Book Review, Fiction

The English Patient – Michael Ondaatje

English patient A Booker Prize winner. I don’t know if I am the only one who finds most of the Booker prize winners a tad boring and also a tad undeserving. But this has happened more than once now and I am beginning to wonder. But whatever it may be, the fact is that I found this ‘famous’ book wanting.

The premise is brilliant though seems slightly overused now – the story is set on four diverse characters scarred by war (in this case WWII) who come together by chance in an abandoned hospital in Italy. The story follows every character’s story from its origins and how the war changed everything – personal to ideological. How an impersonal war became all too personal.

The characters are the ‘English Patient’ – a completely burnt patient whose very identity is not known and apparently he does not remember, Hana – the nurse who chose to nurse him alone after the other nurses moved away to a safer location, Caravaggio – a thief who is also an uncle of Hana and Kim (Kirpal Singh), an Indian sapper with the British Army.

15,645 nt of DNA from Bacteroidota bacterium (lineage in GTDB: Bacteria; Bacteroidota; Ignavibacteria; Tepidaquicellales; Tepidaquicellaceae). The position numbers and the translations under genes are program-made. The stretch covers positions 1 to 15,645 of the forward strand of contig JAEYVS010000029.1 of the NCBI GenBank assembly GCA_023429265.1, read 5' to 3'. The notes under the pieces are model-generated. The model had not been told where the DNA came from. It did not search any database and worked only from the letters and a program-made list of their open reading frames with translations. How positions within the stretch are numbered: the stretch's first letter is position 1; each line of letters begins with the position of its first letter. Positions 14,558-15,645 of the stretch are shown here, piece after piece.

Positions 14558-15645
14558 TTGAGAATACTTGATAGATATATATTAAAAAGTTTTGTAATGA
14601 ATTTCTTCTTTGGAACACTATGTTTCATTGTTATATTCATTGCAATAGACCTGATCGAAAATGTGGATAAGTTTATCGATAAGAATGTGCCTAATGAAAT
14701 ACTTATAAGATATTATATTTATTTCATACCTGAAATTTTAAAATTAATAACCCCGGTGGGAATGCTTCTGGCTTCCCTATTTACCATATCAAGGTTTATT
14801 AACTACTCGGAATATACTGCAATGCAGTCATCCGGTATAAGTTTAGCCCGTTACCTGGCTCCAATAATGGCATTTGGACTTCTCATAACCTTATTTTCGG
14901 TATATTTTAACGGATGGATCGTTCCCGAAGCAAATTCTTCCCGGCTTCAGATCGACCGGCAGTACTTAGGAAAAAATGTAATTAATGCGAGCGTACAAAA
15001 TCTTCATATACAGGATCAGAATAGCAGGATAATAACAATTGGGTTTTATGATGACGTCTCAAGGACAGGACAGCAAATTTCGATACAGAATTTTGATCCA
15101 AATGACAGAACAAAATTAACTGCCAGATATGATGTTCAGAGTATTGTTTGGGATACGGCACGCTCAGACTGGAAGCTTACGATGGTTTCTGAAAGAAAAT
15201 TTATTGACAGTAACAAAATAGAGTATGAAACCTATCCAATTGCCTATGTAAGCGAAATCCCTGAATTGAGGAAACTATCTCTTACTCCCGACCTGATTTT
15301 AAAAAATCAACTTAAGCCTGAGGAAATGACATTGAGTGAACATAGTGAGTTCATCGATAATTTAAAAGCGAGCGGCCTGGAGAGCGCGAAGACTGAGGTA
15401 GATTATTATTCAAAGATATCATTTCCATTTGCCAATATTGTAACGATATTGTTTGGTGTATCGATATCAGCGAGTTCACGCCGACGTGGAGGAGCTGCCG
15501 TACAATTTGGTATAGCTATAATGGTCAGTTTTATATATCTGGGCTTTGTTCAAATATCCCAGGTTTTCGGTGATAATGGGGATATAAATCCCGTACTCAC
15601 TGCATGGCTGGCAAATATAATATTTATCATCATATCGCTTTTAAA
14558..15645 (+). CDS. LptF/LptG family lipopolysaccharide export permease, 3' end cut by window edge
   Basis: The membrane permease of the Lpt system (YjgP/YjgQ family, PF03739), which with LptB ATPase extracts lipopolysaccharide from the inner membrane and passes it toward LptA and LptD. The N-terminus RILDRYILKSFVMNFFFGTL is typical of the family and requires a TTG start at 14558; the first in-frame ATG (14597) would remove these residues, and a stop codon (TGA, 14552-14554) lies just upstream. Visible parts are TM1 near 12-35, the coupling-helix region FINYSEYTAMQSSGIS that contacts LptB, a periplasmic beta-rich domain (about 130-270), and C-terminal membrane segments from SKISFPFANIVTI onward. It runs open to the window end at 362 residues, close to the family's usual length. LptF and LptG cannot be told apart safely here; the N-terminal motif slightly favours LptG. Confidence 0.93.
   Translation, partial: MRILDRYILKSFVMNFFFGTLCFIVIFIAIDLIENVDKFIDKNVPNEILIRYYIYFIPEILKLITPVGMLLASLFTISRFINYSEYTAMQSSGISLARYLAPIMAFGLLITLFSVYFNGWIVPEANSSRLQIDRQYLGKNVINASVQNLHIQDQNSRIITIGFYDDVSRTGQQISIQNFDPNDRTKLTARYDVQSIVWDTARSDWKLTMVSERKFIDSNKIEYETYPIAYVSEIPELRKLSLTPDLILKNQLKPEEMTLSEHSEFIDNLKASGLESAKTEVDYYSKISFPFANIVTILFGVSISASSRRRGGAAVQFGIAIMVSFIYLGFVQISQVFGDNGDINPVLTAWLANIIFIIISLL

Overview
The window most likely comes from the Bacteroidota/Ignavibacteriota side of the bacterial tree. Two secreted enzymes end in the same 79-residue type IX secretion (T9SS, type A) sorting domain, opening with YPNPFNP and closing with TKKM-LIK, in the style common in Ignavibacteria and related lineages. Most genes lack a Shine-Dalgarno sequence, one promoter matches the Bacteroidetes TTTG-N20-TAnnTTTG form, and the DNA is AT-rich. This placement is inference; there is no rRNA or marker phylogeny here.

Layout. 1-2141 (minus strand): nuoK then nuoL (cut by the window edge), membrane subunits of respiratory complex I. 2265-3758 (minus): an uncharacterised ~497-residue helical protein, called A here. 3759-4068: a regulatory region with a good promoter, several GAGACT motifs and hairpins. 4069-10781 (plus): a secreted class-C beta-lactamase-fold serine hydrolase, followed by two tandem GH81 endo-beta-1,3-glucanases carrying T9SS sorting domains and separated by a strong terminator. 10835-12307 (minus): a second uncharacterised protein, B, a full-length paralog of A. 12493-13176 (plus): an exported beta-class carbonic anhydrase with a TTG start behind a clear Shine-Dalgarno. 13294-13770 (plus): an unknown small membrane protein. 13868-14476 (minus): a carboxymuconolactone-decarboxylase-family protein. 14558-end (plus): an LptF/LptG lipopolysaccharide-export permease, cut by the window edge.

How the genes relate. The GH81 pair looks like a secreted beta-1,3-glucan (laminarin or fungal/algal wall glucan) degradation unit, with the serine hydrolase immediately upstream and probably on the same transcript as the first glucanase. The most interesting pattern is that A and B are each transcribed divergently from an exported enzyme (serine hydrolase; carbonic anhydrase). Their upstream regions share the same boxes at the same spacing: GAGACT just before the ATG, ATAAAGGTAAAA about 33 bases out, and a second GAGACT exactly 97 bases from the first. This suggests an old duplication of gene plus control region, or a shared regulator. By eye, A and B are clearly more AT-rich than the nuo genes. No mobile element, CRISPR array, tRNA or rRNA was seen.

All four have lost too many things in the war, beyond repair and it would seem, beyond any scope of understanding. The story is about how they collide with each other in the hospital and how they begin to understand each other’s life even though everything falls apart at the end – as is painfully obvious from the start.

So far so good. The first problem I have is that I like the characters in a book to speak for themselves and not have the writer say it and make it obvious. Secondly, the characters left me cold except on certain occasions. There was just not much flesh on them to make them close to you. Everything was being felt in the abstract. Maybe that was the whole intention of the book – of having a to be hazy and dreamy feel to the narrative. But atleast for me, it didn’t work out.

You saw the ending before it came. The narrative was disjointed and beginning-ending was rambling at time. The account of the desert and its explorations by the mysterious ‘English Patient’ was a redeeming part of the book but it went on for too long and somehow made you lose the link with the rest of the book. Too much attention was there on the patient and the others were given hurried characteristics that made them seem slightly two dimensional.

The book picked up only at the very end when the true identity of the English Patient was revealed and the situation that develops when Kim confronts the English patient with the news of the bombing of Hiroshima which shook his belief underpinnings was memorable, but it was too late for me at any rate.

I don’t know whether I would watch the movie anytime soon. I hope it is better than its source…


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